Supreme Court Narrows EPA’s Ability to Regulate Carbon Dioxide Emissions

Supreme Court Narrows EPA’s Ability to Regulate Carbon Dioxide Emissions
Chief Justice John Roberts at the Supreme Court Building in Washington on Nov. 30, 2018. (J. Scott Applewhite/AP Photo)
Matthew Vadum

The Supreme Court ruled 6–3 on June 30 that the Clean Air Act doesn’t give the U.S. Environmental Protection Agency (EPA) widespread power to regulate carbon dioxide emissions that a popular theory says contribute to global warming.

Chief Justice John Roberts wrote the court’s majority opinion (pdf) in West Virginia v. EPA, court file 20-1530. Roberts was joined by the court’s other five conservatives. The court’s three liberal justices dissented.

While “capping carbon dioxide emissions at a level that will force a nationwide transition away from the use of coal to generate electricity may be a sensible ‘solution to the crisis of the day,’” Roberts wrote, quoting a 1992 precedent, “it is not plausible that Congress gave EPA the authority to adopt on its own such a regulatory scheme in Section 111(d)” of the Clean Air Act.

“A decision of such magnitude and consequence rests with Congress itself, or an agency acting pursuant to a clear delegation from that representative body,” he wrote.

West Virginia and 18 other states challenged the authority the Clean Air Act provides the EPA.

In 2016, the Supreme Court overturned the Obama-era Clean Power Plan (CPP), which expanded controls over the industry. Next, the deregulation-minded Trump administration reversed course, easing control on the industry with its Affordable Clean Energy Rule (ACE Rule).

On Jan. 19, 2021, the U.S. Court of Appeals for the District of Columbia Circuit struck down the ACE Rule, restoring some of the EPA’s authority in American Lung Association v. EPA (pdf). The court held that the EPA, under Trump, had misconstrued section 7411(d) of the Clean Air Act.

In the new opinion, the Supreme Court reversed the D.C. Circuit decision and remanded the case “for further proceedings consistent with this opinion.”

In Justice Elena Kagan’s dissent, she criticized the court majority for a decision she said “strips” the EPA of the power Congress gave it to respond to “the most pressing environmental challenge of our time,” citing Massachusetts v. EPA (2007).

“Climate change’s causes and dangers are no longer subject to serious doubt. Modern science is ‘unequivocal that human influence’—in particular, the emission of greenhouse gases like carbon dioxide—‘has warmed the atmosphere, ocean and land.’”

“Whatever else this Court may know about, it does not have a clue about how to address climate change. And let’s say the obvious: The stakes here are high. Yet the Court today prevents congressionally authorized agency action to curb power plants’ carbon dioxide emissions. The Court appoints itself—instead of Congress or the expert agency—the decision maker on climate policy. I cannot think of many things more frightening.”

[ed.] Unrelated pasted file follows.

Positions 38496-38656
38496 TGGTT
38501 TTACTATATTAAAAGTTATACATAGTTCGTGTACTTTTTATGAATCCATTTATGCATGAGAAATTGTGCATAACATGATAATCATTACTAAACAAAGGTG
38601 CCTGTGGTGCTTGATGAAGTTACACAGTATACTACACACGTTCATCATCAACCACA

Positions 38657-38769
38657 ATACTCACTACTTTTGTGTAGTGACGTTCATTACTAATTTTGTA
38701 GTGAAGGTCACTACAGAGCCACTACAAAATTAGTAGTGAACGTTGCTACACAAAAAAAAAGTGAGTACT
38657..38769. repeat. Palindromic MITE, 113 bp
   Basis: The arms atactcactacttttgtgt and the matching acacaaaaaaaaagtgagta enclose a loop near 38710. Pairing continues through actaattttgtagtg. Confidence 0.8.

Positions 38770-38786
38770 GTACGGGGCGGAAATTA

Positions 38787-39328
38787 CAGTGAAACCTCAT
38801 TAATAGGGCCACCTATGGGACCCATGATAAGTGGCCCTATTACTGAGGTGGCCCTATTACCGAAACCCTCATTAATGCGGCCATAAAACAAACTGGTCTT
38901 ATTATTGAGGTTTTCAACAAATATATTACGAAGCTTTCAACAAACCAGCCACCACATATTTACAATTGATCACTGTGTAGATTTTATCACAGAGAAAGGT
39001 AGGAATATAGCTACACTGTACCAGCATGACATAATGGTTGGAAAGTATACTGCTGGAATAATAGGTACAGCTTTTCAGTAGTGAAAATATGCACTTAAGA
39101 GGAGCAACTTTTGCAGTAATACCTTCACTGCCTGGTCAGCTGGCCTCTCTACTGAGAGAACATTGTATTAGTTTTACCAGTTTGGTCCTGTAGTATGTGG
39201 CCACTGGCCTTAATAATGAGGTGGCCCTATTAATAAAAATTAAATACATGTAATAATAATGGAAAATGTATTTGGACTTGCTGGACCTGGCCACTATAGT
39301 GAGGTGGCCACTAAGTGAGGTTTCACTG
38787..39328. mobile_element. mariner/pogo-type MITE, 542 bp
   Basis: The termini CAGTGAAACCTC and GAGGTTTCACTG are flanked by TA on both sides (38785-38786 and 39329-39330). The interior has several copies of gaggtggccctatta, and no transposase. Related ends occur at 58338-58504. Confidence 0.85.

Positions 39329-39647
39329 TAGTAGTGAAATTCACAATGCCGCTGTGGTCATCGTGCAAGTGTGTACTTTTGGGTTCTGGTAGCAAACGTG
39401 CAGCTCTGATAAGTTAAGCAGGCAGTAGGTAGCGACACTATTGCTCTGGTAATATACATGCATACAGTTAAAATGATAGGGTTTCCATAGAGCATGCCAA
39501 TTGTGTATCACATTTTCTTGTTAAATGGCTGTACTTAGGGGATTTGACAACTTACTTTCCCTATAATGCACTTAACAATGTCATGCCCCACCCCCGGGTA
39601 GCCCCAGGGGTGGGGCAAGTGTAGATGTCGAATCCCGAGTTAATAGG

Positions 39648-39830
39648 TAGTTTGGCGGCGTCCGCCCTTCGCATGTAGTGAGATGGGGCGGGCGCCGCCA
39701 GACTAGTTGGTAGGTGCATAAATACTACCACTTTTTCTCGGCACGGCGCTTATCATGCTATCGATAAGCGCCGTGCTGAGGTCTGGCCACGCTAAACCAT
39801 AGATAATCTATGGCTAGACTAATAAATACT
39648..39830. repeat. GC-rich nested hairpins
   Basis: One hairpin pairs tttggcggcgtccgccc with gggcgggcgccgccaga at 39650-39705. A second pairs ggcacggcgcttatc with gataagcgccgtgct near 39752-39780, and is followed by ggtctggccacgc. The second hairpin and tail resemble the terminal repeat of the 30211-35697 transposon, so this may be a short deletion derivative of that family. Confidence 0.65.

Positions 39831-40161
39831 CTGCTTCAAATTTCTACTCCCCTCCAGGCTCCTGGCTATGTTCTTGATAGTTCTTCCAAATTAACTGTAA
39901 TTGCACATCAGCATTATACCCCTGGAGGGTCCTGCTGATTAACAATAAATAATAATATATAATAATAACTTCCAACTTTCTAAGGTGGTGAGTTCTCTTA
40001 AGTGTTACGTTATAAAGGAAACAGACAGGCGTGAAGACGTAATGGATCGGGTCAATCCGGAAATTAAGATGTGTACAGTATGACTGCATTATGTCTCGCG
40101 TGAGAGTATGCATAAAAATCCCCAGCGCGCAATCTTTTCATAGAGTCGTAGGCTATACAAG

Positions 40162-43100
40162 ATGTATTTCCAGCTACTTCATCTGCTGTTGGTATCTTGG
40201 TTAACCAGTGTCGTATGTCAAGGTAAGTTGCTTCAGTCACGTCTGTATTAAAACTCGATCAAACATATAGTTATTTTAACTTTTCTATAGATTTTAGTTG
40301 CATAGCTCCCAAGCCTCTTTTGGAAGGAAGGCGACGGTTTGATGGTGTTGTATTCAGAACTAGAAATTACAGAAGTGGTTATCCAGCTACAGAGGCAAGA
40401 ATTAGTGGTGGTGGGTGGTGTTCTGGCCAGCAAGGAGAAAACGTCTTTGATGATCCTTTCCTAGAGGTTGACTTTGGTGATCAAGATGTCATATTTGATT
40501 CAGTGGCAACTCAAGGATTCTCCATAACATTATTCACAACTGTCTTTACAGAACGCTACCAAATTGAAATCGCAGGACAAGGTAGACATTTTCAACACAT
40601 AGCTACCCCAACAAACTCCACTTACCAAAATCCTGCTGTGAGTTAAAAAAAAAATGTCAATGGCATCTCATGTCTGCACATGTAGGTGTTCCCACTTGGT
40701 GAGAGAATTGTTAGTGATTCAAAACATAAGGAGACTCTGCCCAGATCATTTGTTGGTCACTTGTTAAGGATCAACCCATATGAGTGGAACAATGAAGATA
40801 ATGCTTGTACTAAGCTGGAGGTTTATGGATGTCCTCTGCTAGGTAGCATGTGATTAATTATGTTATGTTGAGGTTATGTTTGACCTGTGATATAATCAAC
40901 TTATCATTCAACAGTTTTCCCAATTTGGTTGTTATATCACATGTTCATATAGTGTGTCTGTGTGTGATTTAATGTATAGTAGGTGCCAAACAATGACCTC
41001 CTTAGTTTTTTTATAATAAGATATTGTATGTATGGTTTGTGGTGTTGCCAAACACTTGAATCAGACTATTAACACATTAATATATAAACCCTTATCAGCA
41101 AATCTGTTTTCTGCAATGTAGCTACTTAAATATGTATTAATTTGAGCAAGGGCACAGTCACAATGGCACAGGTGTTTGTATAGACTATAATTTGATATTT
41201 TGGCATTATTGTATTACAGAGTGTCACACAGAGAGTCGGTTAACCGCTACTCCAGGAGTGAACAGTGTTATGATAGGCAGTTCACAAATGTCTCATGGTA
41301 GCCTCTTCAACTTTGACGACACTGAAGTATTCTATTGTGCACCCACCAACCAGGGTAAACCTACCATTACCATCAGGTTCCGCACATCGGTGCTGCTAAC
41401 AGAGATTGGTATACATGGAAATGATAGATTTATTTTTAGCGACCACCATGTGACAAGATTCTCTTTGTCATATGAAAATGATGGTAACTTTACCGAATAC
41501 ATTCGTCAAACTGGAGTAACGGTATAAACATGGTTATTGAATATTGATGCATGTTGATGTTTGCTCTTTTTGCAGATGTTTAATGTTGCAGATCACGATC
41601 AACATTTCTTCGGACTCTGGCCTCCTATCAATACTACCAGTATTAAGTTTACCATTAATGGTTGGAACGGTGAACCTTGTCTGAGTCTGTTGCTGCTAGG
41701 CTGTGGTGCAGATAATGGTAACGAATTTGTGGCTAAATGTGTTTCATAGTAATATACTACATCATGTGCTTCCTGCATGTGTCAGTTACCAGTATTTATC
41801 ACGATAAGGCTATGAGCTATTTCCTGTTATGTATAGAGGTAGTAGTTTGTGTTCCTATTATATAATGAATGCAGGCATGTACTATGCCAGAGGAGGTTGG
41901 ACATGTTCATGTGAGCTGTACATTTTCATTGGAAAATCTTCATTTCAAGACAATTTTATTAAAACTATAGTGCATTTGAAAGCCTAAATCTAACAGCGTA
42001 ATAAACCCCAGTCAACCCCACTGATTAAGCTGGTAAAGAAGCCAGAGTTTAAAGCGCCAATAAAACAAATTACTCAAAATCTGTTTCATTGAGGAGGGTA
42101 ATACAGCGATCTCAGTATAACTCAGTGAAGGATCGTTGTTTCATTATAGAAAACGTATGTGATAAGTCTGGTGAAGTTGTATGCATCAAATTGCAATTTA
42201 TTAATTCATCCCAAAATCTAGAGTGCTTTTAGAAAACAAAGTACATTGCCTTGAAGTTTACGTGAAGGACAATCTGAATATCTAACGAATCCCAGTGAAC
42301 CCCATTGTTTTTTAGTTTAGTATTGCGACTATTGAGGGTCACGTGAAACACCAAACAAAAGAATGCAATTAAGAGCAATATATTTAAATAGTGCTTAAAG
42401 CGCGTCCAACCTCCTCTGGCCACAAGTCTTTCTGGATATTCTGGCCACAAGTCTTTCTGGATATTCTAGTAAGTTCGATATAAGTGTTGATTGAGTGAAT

West Virginia Attorney General Patrick Morrisey, who previously told The Epoch Times that the EPA is trying to transform itself from “an environmental regulator into a central energy planning authority,” praised the Supreme Court.

“For many years, we’ve argued that EPA only had a narrow bit of authority to regulate carbon emissions,” Morrisey, a Republican who brought the appeal, said at a press conference.

“I think that the court today amplified that point. And once again, they also made clear that when you have something this big, something with vast economic and political significance, then that represents an extraordinary question. And that means Congress needs to step in, as opposed to the unelected bureaucrats.

“We know that over the last year and a half, the Biden administration has tried to run roughshod over the American economy with respect to its energy agenda.

“We want to make sure that the Biden agenda is limited by basis of what Congress authorized these agencies [to do],” he said.

“Our founders envisioned” that “Congress and not the unelected bureaucrats” should make decisions “about the major issues of the day.”

“They didn’t want to just have these unelected bureaucrats reach out and try to seize power where it didn’t exist,” Morrisey said.

U.S. Sen. Bob Menendez (D-N.J.) criticized the ruling and the six conservative justices.

“As the devastating impacts of climate change are becoming ever-more present, it is mind boggling and deeply alarming that the Supreme Court today has decided to hamstring the EPA’s authority to regulate greenhouse gases. This ruling not only restricts the agency’s ability to limit air pollution from the second-largest source of emissions in America, it also undermines the landmark Clean Air Act that gave it such authority,” the senator said.

“Make no mistake, with this devastating ruling in West Virginia v. EPA, the conservative majority of the Court continues to take our country backward and more worrisome, it opens the door to far-reaching implications for how other federal agencies generally create regulations to implement existing legislation moving forward.”